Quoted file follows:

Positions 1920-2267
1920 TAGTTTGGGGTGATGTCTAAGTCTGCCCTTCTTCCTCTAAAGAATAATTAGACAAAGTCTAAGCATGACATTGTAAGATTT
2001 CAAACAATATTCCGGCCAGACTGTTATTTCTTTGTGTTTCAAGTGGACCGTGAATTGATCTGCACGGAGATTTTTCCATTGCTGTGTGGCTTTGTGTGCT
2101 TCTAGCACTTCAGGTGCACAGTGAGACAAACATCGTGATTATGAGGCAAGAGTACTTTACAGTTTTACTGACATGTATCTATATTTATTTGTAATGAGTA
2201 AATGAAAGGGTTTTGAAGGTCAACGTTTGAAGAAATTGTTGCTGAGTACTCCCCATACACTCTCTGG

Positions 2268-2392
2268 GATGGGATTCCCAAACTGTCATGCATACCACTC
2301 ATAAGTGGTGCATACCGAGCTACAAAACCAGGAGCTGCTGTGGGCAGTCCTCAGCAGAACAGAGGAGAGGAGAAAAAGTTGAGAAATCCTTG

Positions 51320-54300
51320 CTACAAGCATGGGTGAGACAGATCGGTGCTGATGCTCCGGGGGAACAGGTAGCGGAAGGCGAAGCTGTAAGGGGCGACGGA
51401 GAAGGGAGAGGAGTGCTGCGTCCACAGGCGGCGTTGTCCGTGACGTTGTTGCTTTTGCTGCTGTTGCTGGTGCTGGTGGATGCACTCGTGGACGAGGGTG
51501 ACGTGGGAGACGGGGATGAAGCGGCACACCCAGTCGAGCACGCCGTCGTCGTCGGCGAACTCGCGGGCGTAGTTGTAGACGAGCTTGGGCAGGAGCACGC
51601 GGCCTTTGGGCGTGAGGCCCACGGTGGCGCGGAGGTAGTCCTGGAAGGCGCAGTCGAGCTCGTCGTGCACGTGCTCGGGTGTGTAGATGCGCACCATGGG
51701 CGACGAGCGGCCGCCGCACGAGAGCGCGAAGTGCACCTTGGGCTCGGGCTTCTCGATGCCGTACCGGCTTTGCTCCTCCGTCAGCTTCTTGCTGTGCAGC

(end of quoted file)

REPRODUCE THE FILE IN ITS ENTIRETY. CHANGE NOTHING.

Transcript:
Positions 1920-2267
1920 TAGTTTGGGGTGATGTCTAAGTCTGCCCTTCTTCCTCTAAAGAATAATTAGACAAAGTCTAAGCATGACATTGTAAGATTT
2001 CAAACAATATTCCGGCCAGACTGTTATTTCTTTGTGTTTCAAGTGGACCGTGAATTGATCTGCACGGAGATTTTTCCATTGCTGTGTGGCTTTGTGTGCT
2101 TCTAGCACTTCAGGTGCACAGTGAGACAAACATCGTGATTATGAGGCAAGAGTACTTTACAGTTTTACTGACATGTATCTATATTTATTTGTAATGAGTA
2201 AATGAAAGGGTTTTGAAGGTCAACGTTTGAAGAAATTGTTGCTGAGTACTCCCCATACACTCTCTGG

Positions 2268-2392
2268 GATGGGATTCCCAAACTGTCATGCATACCACTC
2301 ATAAGTGGTGCATACCGAGCTACAAAACCAGGAGCTGCTGTGGGCAGTCCTCAGCAGAACAGAGGAGAGGAGAAAAAGTTGAGAAATCCTTG

Positions 51320-54300
51320 CTACAAGCATGGGTGAGACAGATCGGTGCTGATGCTCCGGGGGAACAGGTAGCGGAAGGCGAAGCTGTAAGGGGCGACGGA
51401 GAAGGGAGAGGAGTGCTGCGTCCACAGGCGGCGTTGTCCGTGACGTTGTTGCTTTTGCTGCTGTTGCTGGTGCTGGTGGATGCACTCGTGGACGAGGGTG
51501 ACGTGGGAGACGGGGATGAAGCGGCACACCCAGTCGAGCACGCCGTCGTCGTCGGCGAACTCGCGGGCGTAGTTGTAGACGAGCTTGGGCAGGAGCACGC
51601 GGCCTTTGGGCGTGAGGCCCACGGTGGCGCGGAGGTAGTCCTGGAAGGCGCAGTCGAGCTCGTCGTGCACGTGCTCGGGTGTGTAGATGCGCACCATGGG
51701 CGACGAGCGGCCGCCGCACGAGAGCGCGAAGTGCACCTTGGGCTCGGGCTTCTCGATGCCGTACCGGCTTTGCTCCTCCGTCAGCTTCTTGCTGTGCAGC